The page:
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Is this a tinned copper pan? Opinion requested

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Hi all ...

I am interested in whether my Williams Sonoma France copper pan is tin or steel lined.

The bottom of the pan is rough (possibly indicating melted tin?).

I see some “drops” near the handle that might suggest it was tinned.

Can anyone give me an educated opinon on whether it is tin or steel coated please?

Thanks in advance ...

 
 
 
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  1. Stainless steel lined. You wouldn't see the edges of the rivets so well if it were tinned, plus all Mauviel that I'm aware of that is tin-lined also has copper rivets.

    1. I agree w/ 3G. What's the rim look like? You should be able to see both the copper and the SS there if it's bimetal.

      1. According to Williams Sonoma's website, the only Mauviel pan they carry that is tinned is the one for making pommes Anna. All of the other Mauviel listed is stainless steel lined. However, they also carry Ruffoni, which is all tinned. That said, the photographs of the interior of your pan do not look like anything I would be willing to pay for at any price. I don't think a stainless steel lined copper pan could ever have a bottom looking like that, and if it's tinned, it's damaged, likely from overheating with nothing in it. Can you take it back for an exchange or refund? Even if you bought it at a garage sale, they may be willing to help find a better resolution. Good luck!

        1. WS cracks me up. They don't even know their own inventory. They sell (at least) tin-lined pommes anna pans, pommes vapeurs, stock pots, turbotierres, and soup stations in Mauviel, a variety of Ruffoni, and a cool no name couscoussier. I miss when they were a cooking store.

          1 Reply
          1. re: tim irvine

            tim: You got that right. SLT isn't any better. I couldn't find anyone in either store who knew what a larding needle is. My favorite at W-S is the boxed Tom Keller cake mix and frosting--ONLY $34. Good luck finding an exotic item like a pastry round.

          2. OK ... based on the answers that I have received up to now ...I had better give you all some more information. The pan is older than WSs current line ... so checking the WS site probably won't help (I laready did that) ... I don't think that it is a Mauviel (it isn't marked as such). I guess all pans by WS might be Mauviel ... but it would seem as though they would mark it as such.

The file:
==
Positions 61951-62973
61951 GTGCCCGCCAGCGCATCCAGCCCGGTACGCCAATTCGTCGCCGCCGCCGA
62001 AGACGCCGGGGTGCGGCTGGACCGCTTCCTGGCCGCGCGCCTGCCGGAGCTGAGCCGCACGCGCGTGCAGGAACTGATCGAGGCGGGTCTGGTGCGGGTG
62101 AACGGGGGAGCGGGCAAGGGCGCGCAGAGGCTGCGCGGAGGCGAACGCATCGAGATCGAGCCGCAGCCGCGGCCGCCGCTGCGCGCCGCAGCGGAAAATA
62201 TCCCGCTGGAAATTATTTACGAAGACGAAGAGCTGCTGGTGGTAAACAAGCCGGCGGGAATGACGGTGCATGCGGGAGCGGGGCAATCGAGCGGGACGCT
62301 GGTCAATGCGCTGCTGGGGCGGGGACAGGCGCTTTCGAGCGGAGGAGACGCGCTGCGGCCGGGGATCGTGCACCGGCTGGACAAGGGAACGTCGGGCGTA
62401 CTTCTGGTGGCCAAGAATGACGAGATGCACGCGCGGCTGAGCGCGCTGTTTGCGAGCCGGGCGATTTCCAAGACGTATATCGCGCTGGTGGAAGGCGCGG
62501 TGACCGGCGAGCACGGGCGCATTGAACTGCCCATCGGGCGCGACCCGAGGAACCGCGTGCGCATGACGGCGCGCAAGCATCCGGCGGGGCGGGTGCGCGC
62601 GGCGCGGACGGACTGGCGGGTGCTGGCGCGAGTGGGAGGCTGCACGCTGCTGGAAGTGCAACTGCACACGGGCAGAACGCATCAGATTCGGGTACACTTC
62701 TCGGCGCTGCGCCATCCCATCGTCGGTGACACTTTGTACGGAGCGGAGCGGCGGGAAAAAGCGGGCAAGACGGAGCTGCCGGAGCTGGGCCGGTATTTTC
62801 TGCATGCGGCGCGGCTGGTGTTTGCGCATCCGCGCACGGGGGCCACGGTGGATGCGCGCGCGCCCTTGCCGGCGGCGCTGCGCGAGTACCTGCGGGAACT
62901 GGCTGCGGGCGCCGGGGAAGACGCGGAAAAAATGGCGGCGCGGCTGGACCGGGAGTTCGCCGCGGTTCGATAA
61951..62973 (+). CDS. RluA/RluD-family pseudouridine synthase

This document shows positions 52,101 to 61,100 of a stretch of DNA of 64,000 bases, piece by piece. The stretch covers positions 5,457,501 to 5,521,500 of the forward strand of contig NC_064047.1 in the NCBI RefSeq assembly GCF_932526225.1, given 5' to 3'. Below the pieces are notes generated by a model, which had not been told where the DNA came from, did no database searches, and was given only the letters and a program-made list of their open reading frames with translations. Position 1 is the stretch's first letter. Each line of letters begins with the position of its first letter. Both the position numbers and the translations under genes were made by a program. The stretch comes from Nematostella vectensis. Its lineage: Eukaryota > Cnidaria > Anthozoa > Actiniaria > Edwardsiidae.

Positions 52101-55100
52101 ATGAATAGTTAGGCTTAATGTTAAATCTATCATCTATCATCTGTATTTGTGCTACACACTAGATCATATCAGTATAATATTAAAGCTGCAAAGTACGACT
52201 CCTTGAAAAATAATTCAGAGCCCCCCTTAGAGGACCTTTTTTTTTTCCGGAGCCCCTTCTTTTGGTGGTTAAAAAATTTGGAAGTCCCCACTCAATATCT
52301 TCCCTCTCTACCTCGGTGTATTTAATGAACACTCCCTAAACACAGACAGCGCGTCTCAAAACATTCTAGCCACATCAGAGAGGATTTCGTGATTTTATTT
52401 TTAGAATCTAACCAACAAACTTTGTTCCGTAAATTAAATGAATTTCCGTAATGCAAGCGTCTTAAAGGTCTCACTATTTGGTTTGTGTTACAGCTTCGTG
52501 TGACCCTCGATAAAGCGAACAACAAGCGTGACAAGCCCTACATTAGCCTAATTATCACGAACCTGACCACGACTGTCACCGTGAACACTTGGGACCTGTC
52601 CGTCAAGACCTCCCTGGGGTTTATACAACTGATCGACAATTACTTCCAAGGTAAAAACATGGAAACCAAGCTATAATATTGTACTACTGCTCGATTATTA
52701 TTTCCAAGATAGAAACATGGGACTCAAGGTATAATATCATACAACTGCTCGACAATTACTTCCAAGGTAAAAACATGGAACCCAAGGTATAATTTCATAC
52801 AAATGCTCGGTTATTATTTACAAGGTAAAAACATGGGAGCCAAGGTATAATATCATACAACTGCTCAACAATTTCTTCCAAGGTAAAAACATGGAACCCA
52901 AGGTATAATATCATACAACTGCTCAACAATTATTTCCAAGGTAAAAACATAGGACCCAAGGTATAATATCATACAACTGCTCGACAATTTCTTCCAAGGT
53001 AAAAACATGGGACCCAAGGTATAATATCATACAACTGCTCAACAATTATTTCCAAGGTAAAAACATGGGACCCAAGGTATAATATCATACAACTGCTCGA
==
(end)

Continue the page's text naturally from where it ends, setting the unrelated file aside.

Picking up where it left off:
The rivets are copper ... you are looking at the tin/steel side of the rivets.

            If kaleokahu is suggesting that if I can see metal on the inside and copper on the rim ... then it is steel? The rim is also covered with the steel/tin ... So, then it seems like it is tin. I see no copper on the rim.

            I am not concerned about the damage at this time ... I got a good deal on the pan ... especially if it is tinned (which is the purpose of the question).

            2 Replies
            1. re: Aussie_Z

              If the rivets are copper, then it's definitely tinned. However I'm going to go out on a limb here and say that it wasn't tinned "traditionally", but rather by electrolysis of the tin. Traditional melting/wiping of the tin lining fills in the gaps around the edges of the rivets (at least if a decent flux is used), and yours doesn't show that. Plus, now that I look closely at your center picture, I can see a bit of coppery color showing through the tops of the rivets. That speaks for a thin tin lining, which you'd only generally get with electroplated tin (like what they used to do with cans for food way back in the day).

              1. re: Aussie_Z

                Aussie: Yes, I meant that if, at the rim, you can see copper AND another metal, it's a SS-lined pan. If you only see silvery metal and no copper, it's very likely tinned.

                If you want to be sure, you can try scratching a bit of the metal away at the rim (where it won't affect performance/safety).

              2. From the photo the texture looks more "spun" with all pattern horizontal, like SS, than tin, which is generally featureless if done well to gloppy if not.

                3 Replies
                1. re: tim irvine

                  Red Arrow: metallic edge of rim.
                  Yellow arrows: melted lining at edge of pan
                  Blue arrow: copper showing through rivet. Owner says rivets are copper.
                  Black arrow: melted lining at rivet

                  Thus, tinned.
                  Q.E.D.

                   
                  1. re: alarash

                    Alll ... thanks for all the opinions ... I am going to go with Tin lined. Sometime in the future I will consider having it retinned ...

                    Consider this thread closed ... :-)

                    1. re: Aussie_Z

                      Hi, Aussie_Z:

                      I'm with my buddy alarash--99% sure your pan is tin-lined.

                      But before you put this pan into deep storage for some eventual "retinning", I have to ask: How much copper is actually showing through the lining? If it is less than a couple square centimeters, it is fine for cooking.

                      I'm also struck by how (relatively) pristine the lining looks. If the exposed area is within safe limits, I say get in the game and cook with this pan *until* you retin.

                      Kaleo

                2. Are you sure that is Williams Sonoma? That looks suspiciously like the copper pots they sell to tourists at the market at Porte de Clignancourt in Paris. Brass handle, thin, sloppy, and rough tinning. Thin copper.